As our clients approach age 65, the conversation always seems to turn to Medicare. If they don’t bring it up, I do because this government healthcare program can be confusing, leaving many with a fear of not having the information necessary to make an educated decision.
When applying for Medicare benefits, there is a decision to make – is traditional Medicare or a Medicare Advantage plan best? It’s a complex question and we work with our clients to help find the best answer for them.
It is understandable that someone would feel lost when trying to make this important decision. The stress and anxiety of tackling this unknown can be overwhelming. Most financial advisors understand the basics, but we prefer to walk our clients through the decision-making process. First, we educate clients on the structure of the Medicare system so they understand how the pieces fit together, and then we discuss their specific situation so they are prepared before going through the application process.
Traditional Medicare Plan
Medicare supplemental insurance policies, also known as Medigap policies, provide additional benefits and can reduce out-of-pocket costs when combined with Medicare Part A (Hospital coverage) and Part B (Medical Insurance). They’re provided by private insurance companies and require additional premium payments. And because they usually exclude prescription drug coverage, clients may need to layer Part D coverage on top. That means you could end up with three different monthly insurance premiums to pay and coverage plans to manage.
Medicare Advantage Plans
Medicare Advantage plans, on the other hand, combine Medicare parts A, B and sometimes D. In essence, these policies bundle coverage into a single Medicare-approved health plan offered by a private insurance company. The level of coverage varies depending on the plan chosen; again, there are numerous options available.
So which plan, Traditional Medicare or Medicare Advantage, is better?
The answer to the question varies depending on someone’s specific situation. If there is employer health plan coverage, it can sometimes act as a Medigap plan, so usually additional coverage is not necessary. Otherwise, I’ve found that traditional Medicare with a Medigap plan is a great option for clients who have a special health consideration, don’t mind shopping around and/or have a tendency to be thrifty.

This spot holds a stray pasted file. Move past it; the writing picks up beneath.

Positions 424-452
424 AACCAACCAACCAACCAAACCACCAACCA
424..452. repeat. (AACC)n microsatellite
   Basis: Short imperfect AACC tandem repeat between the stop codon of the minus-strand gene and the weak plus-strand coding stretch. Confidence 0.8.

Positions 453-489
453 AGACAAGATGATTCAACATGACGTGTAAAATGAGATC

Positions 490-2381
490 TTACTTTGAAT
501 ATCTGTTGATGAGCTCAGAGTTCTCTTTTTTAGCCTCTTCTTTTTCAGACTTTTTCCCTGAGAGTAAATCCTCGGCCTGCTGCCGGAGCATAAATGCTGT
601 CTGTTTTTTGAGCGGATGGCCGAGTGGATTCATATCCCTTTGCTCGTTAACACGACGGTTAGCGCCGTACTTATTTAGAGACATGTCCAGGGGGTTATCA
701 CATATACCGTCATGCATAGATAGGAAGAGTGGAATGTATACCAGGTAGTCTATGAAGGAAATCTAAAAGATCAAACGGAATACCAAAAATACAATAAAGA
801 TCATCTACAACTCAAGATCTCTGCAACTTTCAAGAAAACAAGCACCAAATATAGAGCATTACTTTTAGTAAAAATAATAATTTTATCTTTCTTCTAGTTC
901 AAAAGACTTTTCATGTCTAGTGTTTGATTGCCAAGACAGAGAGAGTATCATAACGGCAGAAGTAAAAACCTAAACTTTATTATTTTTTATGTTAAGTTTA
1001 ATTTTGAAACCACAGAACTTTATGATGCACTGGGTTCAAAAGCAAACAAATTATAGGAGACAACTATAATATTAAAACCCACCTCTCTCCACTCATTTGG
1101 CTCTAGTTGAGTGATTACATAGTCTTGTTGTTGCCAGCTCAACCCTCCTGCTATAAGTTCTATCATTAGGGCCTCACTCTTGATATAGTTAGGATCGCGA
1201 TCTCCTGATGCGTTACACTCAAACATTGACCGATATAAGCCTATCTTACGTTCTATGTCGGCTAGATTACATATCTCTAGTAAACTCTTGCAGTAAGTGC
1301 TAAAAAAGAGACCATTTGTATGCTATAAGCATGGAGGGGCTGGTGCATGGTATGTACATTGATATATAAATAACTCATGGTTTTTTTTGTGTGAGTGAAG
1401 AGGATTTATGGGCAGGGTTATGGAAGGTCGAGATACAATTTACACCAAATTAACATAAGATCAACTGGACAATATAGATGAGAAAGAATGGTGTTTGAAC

On the other hand, Medicare Advantage plans tend to feel more like the employer health plans that many people are used to. They are great if the client is willing to pay a little more for the convenience.
The health insurance industry helps to make this more confusing since Medigap and Advantage plans differ between states and sometimes counties.
During these conversations, I often pull up the Medicare website because it is such a great resource; among other information, it shows what plans are available in each state. There is also a customized search option that lets enrollees filter plans based on the coverage they want, with an estimate of the health care costs associated with each specific plan.
While either traditional Medicare or Medicare Advantage plans could make sense at the time of enrollment, circumstances do change — and both the plans and health needs may require a recalibration in the future. The good news is that open enrollment occurs each year from October 15 through December 7 and we encourage our clients to shop around at least every three years.
Understanding your Medicare options, knowing the coverage and associated out-of pocket costs and when and how to enroll can be challenging. That’s why we put together this Medicare Survival Guide. In it we explain your options, give you helpful links and provide tips to keep you out of the penalty zone.
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